NBC News Host Confronts GOP Lawmaker on Why Party Hasn't Left Trump Behind

A GOP lawmaker said Sunday that Republicans haven't turned away from former President Donald Trump because there's "no other option" in the party.

Michigan Representative Peter Meijer made the comment during an interview on NBC News' Meet the Press Sunday.

Host Chuck Todd referenced comments made by Senator Lindsey Graham after the Capitol riot on January 6.

"In the words of Lindsey Graham: 'Enough is enough, I'm out of here, I'm done with this, the party's going to move on, Trump's going to be left behind'" Todd said. "Boy did that not happen. Why do you think that didn't happen?"

Meijer replied that there was "no alternative" and "no other path."

"And given how President Biden, when he was elected into office, said he would be moderate and look for bipartisan solutions, but then after—and frankly, I blame the former president for this—after we lost the two Senate seats in Georgia and the Senate flipped, it became an exercise in trying to be an LBJ- or FDR-style presidency and enact transformational change in the absence of any compelling mandate from the American people to do so," said Meijer, who voted to impeach Trump.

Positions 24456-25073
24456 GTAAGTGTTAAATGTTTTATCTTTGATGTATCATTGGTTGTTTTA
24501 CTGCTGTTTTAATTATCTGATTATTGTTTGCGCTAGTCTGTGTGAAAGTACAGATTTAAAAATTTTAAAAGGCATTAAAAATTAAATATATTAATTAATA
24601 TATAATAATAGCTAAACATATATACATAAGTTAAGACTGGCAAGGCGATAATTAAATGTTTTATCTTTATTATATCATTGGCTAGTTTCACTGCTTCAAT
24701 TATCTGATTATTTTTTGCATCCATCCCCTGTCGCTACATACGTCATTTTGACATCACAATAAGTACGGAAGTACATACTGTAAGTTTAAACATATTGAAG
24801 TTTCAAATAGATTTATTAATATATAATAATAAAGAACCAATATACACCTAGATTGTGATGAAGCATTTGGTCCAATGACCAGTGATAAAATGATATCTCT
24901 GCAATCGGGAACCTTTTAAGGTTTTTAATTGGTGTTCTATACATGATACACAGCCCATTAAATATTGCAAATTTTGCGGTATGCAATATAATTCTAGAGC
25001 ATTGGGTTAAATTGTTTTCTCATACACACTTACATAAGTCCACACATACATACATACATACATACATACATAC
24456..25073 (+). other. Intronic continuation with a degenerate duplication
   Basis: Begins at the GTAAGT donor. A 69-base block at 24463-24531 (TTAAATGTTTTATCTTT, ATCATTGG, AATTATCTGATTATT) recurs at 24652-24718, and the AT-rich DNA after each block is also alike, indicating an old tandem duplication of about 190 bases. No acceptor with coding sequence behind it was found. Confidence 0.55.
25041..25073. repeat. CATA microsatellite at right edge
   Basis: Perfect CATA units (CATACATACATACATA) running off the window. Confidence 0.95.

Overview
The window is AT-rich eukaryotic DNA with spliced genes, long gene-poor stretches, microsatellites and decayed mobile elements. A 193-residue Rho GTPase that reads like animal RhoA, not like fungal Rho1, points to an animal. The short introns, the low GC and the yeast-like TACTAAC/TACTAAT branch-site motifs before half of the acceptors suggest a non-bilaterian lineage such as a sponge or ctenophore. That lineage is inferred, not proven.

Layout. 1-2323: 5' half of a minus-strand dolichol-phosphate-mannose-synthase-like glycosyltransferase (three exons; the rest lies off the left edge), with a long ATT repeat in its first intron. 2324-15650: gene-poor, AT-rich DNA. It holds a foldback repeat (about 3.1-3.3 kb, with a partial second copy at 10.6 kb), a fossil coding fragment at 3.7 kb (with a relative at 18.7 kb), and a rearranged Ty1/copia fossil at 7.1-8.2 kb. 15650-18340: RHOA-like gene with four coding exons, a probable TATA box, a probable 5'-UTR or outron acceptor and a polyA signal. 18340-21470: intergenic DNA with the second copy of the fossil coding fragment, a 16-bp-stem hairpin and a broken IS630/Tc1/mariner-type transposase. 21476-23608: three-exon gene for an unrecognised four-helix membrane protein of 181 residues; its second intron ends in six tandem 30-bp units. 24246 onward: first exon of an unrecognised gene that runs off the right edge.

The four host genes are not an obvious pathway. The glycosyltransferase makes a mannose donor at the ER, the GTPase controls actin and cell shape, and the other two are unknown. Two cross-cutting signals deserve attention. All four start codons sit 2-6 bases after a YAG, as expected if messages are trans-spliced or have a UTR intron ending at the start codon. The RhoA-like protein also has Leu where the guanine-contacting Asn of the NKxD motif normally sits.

"So that gave the rallying signal. That created a very steep divide, and at the end of the day there's no other option right now in the Republican party," he added.

Rep Says There's 'No Alternative' to Trump
Michigan Representative Peter Meijer, who voted to impeach Donald Trump, said Sunday that members of the GOP haven't turned away from the ex-president because there's "no other option" in the party. Above Trump is seen on October 18, 2021 in New York City. James Devaney

Todd pressed Meijer on why he thinks it's "on President Biden that the Republican party can't seem to kick their Trump habit."

"I mean why isn't it on Kevin McCarthy, Mitch McConnell and yourself?" Todd asked.

"We have a two-party system, and in the best-case scenario each party challenges the other to do better," Meijer responded. "Instead, if you have one party plumbing the depths and the other just uses that as an excuse to go further, to go more to an extreme to go more away from any sort of governing consensus and towards trying to enact whatever the will of the most extreme constituency they have is. That is a recipe for both parties to drive further away from anything that resembles serving the American people as a whole."

Trump has strongly suggested that he will run for president again in 2024, and he has been wading into elections throughout the U.S. He has thrown his support behind candidates who support his claims of election fraud during the 2020 presidential election despite any evidence.

In a Reuters/Ipsos poll released this week, over half of Republican voters said they would back Trump as the party's nominee for the next presidential election. Florida Governor Ron DeSantis ranked a distant second with 11 percent.

Meanwhile in polling about a hypothetical 2024 matchup, Trump leads Biden by nearly 5 points, according to an average of recent polls.